Sony: Kinect-style control is "cumbersome"

EyeToy's dad critical of Move competitor.

Sony's Dr Richard Marks has reiterated his belief that using controller-free input to manipulate complex interfaces is a novelty that doesn't last.

"I totally agree that there is this magical feeling with using your hands to select something," Marks, who was one of the senior architects on PlayStation Move, told the New York Times in a feature about Microsoft's Kinect.

"But that feeling wears off pretty quickly, and it becomes a pretty cumbersome way to do things."

Marks was part of a team that looked at Kinect-style 3D camera technology in the PlayStation 2 era, dismissing it in favour of EyeToy and eventually Move.

"There are some experiences that it can do that are really neat but there just weren't enough experiences that made it make enough sense as a platform-level controller," he told Digital Foundry back in June.

"Coming back is that sometimes we need buttons to have certain kinds of experiences. Other times we need more precision than we can get out of those cameras. We need to know exactly what you're doing with your hands, especially in the more hardcore experiences."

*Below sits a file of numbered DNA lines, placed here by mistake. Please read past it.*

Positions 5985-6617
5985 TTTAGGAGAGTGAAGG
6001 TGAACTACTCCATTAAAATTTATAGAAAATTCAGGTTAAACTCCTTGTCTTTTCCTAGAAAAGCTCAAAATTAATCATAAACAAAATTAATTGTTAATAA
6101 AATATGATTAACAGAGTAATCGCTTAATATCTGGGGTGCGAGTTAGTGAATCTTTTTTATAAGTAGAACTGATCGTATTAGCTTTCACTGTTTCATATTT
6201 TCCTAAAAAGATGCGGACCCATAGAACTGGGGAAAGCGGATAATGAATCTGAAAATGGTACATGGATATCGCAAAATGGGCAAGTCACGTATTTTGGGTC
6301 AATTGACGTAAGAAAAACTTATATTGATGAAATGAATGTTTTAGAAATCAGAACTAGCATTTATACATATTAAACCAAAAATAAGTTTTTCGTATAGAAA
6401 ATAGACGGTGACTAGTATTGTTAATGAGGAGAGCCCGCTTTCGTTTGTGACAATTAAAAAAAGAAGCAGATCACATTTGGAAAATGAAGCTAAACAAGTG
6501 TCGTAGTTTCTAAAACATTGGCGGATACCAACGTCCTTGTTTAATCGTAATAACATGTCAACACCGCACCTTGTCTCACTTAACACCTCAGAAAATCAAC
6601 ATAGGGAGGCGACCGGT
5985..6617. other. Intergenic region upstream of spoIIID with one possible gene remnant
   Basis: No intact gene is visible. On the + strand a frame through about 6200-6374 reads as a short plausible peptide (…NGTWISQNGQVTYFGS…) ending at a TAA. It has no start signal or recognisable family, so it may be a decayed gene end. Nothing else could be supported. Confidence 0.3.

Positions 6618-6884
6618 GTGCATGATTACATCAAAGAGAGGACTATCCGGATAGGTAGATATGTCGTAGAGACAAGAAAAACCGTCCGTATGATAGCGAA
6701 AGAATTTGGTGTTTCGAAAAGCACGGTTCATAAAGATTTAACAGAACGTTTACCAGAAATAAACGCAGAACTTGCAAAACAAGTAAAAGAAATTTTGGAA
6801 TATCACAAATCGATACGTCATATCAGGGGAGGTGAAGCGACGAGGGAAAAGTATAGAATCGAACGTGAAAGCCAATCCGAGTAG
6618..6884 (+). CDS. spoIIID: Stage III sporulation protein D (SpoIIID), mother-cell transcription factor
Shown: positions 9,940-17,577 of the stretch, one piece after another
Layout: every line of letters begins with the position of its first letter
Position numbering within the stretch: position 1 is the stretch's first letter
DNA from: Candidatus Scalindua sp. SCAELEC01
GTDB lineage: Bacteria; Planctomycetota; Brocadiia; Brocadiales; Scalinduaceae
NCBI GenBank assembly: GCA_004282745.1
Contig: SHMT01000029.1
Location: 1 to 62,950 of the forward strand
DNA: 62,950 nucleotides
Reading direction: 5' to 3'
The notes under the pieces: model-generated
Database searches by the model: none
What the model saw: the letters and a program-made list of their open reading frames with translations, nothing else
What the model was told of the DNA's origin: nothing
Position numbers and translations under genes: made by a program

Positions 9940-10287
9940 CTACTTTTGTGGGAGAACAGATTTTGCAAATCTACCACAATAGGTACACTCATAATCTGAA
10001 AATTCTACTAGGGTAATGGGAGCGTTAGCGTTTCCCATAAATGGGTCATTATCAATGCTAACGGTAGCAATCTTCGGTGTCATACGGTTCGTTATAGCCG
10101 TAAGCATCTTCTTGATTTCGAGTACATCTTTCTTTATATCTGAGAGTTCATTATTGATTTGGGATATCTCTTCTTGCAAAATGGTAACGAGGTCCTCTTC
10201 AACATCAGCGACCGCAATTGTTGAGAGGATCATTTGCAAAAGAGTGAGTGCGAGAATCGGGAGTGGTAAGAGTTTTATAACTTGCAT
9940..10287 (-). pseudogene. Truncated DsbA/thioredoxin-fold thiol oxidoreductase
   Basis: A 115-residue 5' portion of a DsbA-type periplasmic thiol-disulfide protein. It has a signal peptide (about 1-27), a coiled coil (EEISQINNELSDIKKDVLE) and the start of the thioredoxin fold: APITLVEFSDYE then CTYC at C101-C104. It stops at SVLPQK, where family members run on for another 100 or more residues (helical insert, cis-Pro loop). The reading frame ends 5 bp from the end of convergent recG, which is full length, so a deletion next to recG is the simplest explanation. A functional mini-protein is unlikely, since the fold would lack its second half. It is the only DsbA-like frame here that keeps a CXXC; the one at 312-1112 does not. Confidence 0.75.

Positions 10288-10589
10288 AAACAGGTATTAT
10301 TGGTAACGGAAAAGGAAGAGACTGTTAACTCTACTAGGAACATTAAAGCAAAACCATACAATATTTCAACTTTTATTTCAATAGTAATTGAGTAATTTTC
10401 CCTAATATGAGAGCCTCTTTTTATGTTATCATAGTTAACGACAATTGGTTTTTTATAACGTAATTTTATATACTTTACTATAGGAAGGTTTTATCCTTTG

Asked whether he meant that the technology actually limited the kind of games that could be created with it, Marks said that if it was "just the 3D camera", then "yeah I guess".

"That's what we ran into with EyeToy. When you have only the camera, it's a magical feeling but sometimes you just wish you could select something. I don't want to wave to click a button."

Microsoft's Kinect technology for Xbox 360 launches in Europe on 10th November, and Marks isn't the only person who feels that it has a lot to prove. Alex Kipman, Kinect's incubation director, told the New York Times, "If we are serious about shifting the entire computing industry to this world where the devices understand you, then the technology needs to be robust.

"Otherwise, it's just a gimmick."

We'll find out next week when the reviews start rolling out.

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Tom Bramwell

Tom Bramwell

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Tom worked at Eurogamer from early 2000 to late 2014, including seven years as Editor-in-Chief.


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